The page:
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Top Scientists Discover Major Flaw in Global Climate Models

Global atmospheric models have significantly underpredicted the amount of formic acid present in the troposphere.

Parched planet earth signifying environmental problems and issues. Source of blue earth planet from NASA Visible Earth public domain, available for commercial use (see terms of usage Image layered and created in Photoshop on May 16, 2014.

Top Scientists Discover Major Flaw in Global Climate Models

by Red Smith

LIVERMORE, Calif. — Insights from experiments at Sandia National Laboratories has allowed an international group of researchers to discover a new major source of formic acid over the Pacific and Indian oceans.

Formic Acid is the smallest and most abundant organic acid in the global atmosphere, is a major source of rainwater acidity and lies at the end point of hydrocarbon oxidation. Global atmospheric models have significantly underpredicted the amount of formic acid present in the troposphere compared to direct measurements and calls into question current scientific understanding of hydrocarbon degradation in the atmosphere. Accurate predictions of air quality and of aerosol impacts on climate rely on a sound representation of atmospheric hydrocarbon chemistry.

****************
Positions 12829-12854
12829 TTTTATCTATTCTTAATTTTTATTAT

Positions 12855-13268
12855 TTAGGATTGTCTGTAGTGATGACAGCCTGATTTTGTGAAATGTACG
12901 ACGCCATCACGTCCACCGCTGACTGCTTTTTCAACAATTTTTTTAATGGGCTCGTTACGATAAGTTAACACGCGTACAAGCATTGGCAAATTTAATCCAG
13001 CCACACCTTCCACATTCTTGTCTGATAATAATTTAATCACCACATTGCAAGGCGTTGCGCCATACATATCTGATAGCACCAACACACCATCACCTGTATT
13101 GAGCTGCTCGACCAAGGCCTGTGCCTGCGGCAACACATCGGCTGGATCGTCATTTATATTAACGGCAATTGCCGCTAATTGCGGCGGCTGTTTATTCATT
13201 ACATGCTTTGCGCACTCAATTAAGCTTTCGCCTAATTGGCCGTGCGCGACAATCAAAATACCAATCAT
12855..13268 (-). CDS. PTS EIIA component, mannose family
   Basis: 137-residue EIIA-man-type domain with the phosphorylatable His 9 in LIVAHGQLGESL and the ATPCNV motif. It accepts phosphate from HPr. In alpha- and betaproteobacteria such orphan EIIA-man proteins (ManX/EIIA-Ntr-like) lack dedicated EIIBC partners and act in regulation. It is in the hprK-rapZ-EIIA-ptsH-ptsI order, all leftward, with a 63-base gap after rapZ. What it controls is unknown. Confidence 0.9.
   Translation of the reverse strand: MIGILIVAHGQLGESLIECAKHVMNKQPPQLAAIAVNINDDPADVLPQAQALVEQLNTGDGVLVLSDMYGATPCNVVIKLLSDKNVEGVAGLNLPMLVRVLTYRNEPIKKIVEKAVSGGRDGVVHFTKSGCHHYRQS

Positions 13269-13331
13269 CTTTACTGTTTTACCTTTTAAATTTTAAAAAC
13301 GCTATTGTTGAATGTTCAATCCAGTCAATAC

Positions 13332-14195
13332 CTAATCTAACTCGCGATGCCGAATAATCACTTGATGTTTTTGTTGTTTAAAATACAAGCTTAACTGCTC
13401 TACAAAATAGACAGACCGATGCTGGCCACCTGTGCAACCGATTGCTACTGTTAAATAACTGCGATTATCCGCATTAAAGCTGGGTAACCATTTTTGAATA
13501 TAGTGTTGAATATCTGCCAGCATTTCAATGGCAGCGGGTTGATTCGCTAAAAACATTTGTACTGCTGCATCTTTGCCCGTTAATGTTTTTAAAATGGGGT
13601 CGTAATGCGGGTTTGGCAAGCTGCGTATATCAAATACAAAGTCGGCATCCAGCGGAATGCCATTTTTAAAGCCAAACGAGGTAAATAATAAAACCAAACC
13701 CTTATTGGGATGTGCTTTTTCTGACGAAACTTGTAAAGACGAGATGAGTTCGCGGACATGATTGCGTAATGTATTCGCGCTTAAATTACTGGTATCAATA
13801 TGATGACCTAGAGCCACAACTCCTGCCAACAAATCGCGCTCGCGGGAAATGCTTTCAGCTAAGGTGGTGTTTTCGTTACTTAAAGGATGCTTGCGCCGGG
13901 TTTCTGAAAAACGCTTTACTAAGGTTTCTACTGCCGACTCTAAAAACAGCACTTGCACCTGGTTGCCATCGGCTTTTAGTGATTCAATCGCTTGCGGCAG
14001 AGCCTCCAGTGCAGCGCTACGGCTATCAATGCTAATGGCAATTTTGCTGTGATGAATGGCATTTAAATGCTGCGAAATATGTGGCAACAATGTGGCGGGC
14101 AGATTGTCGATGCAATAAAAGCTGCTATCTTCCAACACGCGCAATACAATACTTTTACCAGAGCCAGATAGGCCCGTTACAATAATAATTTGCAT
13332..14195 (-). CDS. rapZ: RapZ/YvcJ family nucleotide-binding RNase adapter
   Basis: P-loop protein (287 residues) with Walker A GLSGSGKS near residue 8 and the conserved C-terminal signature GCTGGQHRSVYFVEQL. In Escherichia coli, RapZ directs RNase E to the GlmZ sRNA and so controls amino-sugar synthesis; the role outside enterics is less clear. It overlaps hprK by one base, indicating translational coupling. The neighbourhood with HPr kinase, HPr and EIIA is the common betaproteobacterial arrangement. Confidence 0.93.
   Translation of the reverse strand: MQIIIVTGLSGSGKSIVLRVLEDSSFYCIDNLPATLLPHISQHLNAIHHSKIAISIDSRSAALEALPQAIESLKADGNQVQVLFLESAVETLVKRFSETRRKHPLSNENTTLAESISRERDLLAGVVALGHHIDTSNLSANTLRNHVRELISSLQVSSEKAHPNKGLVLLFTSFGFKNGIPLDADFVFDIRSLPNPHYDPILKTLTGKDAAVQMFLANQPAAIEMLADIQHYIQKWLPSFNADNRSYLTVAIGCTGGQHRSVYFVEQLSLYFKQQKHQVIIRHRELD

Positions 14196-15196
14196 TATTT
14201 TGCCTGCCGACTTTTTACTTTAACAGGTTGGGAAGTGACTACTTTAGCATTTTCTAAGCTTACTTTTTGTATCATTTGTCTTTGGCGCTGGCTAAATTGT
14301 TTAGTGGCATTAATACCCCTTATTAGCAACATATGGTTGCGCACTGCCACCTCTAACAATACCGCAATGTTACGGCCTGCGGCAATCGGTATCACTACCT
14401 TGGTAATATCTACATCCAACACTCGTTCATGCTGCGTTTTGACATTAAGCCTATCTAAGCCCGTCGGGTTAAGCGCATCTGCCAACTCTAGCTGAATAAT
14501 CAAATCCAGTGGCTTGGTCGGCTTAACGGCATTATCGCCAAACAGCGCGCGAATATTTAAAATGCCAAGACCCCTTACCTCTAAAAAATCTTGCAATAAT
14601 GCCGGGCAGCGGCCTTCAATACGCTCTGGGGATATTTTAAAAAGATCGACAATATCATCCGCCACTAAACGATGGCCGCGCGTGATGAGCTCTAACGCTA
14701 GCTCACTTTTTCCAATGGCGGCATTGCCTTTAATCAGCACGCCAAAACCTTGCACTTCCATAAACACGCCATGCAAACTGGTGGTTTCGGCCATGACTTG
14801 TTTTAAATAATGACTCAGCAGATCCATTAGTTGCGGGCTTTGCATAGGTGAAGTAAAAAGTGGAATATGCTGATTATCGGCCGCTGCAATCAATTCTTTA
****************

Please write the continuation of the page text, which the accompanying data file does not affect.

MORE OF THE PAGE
Inspired by earlier work led by Sandia researcher Craig Taatjes in combustion chemistry, Sandia physical chemist David Osborn and his colleagues hypothesized that vinyl alcohol could be a chemical precursor to formic acid. However, vinyl alcohol is a metastable form, or isomer, of the common molecule acetaldehyde. Something would need to push this mixture far from its natural composition for there to be enough vinyl alcohol molecules to potentially impact formic acid concentrations.

Osborn’s team thought that photons — in particular ultraviolet light — would be an ideal tool to drive a chemical system far from equilibrium, but collisions between molecules inevitably lead to a restoration of equilibrium. For this reason, it wasn’t clear whether the approach would work at atmospheric pressure, where collision between molecules occur about 7 billion times each second. Using infrared spectroscopy to analyze the molecules after irradiation with ultraviolet light, mimicking sunlight, Osborn and his team confirmed that wavelengths can rearrange the atoms in acetaldehyde, converting it to vinyl alcohol. The process persists even at atmospheric pressure.

With the experimental and theoretical details in hand, Osborn’s collaborators could add this chemistry to local and global models of Earth’s atmosphere to see how it might alter formic acid concentrations. “This new chemistry produces about 3.4 billion tons of additional formic acid per year in the model, but this only amounts to 7 percent of formic acid in the global model,” Osborn said. “This is not enough to solve the mystery of the missing sources of formic acid that cause models to disagree with experiments.”

The project was a collaboration among Sandia, the University of New South Wales, the University of Leeds, the University of the Pacific and the University of Minnesota.

DOE/Sandia National Laboratories. “New source of formic acid discovered over Pacific, Indian oceans: Sunlight drives molecules far from equilibrium, enabling new chemical pathways.” ScienceDaily. ScienceDaily, 5 September 2018. <>.  


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